“Look! God’s dwelling place is now among the people, and he will dwell with them. They will be his people, and God himself will be with them and be their God.  He will wipe every tear from their eyes. There will be no more death or mourning or crying or pain, for the old order of things has passed away.” (Revelation 21:3-4)

This revelation also gives us a deeper understanding of the commandment to dwell in temporary structures during this holiday: God is telling us that this current creation, this dwelling, is temporary, and a greater, unimaginably perfect creation is coming when God the Father will literally dwell with men on earth!

On June 2nd we celebrated Jerusalem Day here in Israel, a national holiday commemorating the liberation of Jerusalem during the Six Day War in 1967 and its unification under Israeli rule. But why is this one ancient city so important, so contentious, and why does who controls it raise to many issues? The bible has a lot to say about it, and so do hot geo-political debates around the world today, not to mention charged religious arguments as well. Put all of that together and what you have is a mess of conflicting and misleading narratives about Jerusalem. In order to dispel the fog about this special city, let’s first take a quick look at some historical facts about it.

Jerusalem from 638 to 1917: Muslim Rule

After Jews were exiled from Jerusalem in 70 AD, the Romans and then Byzantines controlled the city until the Arab Muslim takeover in 638. Apart from a short inglorious stint by Christian Crusaders, from 638 until the modern era Jerusalem was controlled by Muslims, first by Arab Muslims and then by the Ottoman Turks from 1516 until 1917. Having defeated the Turks in World War I, the British instituted their mandate rule in 1917 in what was then called British Mandate Palestine. The British Mandate lasted just about 30 years, when the British pulled out and Israel declared its independence.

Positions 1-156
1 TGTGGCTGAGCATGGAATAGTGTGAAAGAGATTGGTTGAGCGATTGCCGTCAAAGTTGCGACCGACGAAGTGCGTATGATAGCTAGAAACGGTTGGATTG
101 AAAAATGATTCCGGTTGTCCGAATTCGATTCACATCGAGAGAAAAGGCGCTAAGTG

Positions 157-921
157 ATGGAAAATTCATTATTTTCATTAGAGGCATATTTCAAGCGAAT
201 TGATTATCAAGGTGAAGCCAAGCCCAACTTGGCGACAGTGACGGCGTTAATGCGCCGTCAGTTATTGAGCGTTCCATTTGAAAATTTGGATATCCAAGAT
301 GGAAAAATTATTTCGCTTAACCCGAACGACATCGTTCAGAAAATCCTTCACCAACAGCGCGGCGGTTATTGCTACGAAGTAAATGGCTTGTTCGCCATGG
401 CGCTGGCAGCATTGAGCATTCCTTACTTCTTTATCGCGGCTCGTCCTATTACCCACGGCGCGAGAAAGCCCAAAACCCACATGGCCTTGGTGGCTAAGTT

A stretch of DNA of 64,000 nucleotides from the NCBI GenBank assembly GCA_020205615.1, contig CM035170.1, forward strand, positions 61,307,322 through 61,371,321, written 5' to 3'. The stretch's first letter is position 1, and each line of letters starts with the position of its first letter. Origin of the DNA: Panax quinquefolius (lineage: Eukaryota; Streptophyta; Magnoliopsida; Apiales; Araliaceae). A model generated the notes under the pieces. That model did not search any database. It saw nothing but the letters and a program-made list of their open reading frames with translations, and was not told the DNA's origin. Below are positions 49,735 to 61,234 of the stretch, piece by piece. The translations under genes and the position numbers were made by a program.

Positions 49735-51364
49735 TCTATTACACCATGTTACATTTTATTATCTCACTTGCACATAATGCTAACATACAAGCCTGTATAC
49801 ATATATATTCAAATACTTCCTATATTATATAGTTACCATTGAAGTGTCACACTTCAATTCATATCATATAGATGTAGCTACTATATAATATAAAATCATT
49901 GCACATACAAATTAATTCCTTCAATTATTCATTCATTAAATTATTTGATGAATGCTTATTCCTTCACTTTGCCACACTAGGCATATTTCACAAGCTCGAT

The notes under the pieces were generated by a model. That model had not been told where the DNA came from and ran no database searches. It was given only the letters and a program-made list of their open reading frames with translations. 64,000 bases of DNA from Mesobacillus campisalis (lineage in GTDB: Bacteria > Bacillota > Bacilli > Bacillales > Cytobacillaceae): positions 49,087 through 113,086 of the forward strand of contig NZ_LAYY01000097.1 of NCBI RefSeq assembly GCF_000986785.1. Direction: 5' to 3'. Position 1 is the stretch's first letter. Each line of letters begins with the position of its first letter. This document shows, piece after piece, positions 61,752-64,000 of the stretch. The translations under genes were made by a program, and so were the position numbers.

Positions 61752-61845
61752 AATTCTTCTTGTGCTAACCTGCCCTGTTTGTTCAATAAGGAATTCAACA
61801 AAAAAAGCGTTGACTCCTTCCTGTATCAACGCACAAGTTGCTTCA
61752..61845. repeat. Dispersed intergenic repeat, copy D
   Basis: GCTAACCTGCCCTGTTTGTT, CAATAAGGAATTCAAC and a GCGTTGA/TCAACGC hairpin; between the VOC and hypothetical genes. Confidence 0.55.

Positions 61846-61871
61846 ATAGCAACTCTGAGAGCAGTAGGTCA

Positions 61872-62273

Revealing Historical Accounts

So, what was Jerusalem like during the Muslim period? In 1867, a mere fifteen years before the first Jewish immigrants began returning to the Land, Mark Twain, not a religious man himself, joined a group of tourists and religious pilgrims on a journey to the Holy Land which was then under Ottoman rule. His humorous and acerbic observations paint a fascinating portrait of what Jerusalem was like after 1,000 years of Muslim rule:

Rags, wretchedness, poverty and dirt, those signs and symbols that indicate the presence of Moslem rule more sure than the crescent-flat itself, abound…Lepers, cripples, the blind, and the idiotic, assail you on every hand…Jerusalem is mournful, dreary, and lifeless. I would not desire to live here.

Six hundred years before Twain’s account of Jerusalem, famous biblical commentator Rabbi Moses ben Nachman headed to Jerusalem from Spain in 1267. In a letter home to his family, he wrote that of all the forsaken, desecrated and devastated places he saw in the Land, “Jerusalem is the most desolate place of all.”

Jerusalem from 1948 to 1967: Part of the Kingdom of Jordan

From 1948 until 1967, East Jerusalem was considered a part of Jordan which annexed the area at the end of Israel’s War of Independence. While they ruled Jerusalem, the Jordanians expelled all Jewish residents and barred Jews from visiting holy sites in East Jerusalem. Adding insult to injury, they desecrated the ancient Jewish cemetery on the Mount of Olives, using the headstones in construction, to pave roads and line latrines, and all but one of the 35 synagogues in the city were either razed to the ground or used to house animals.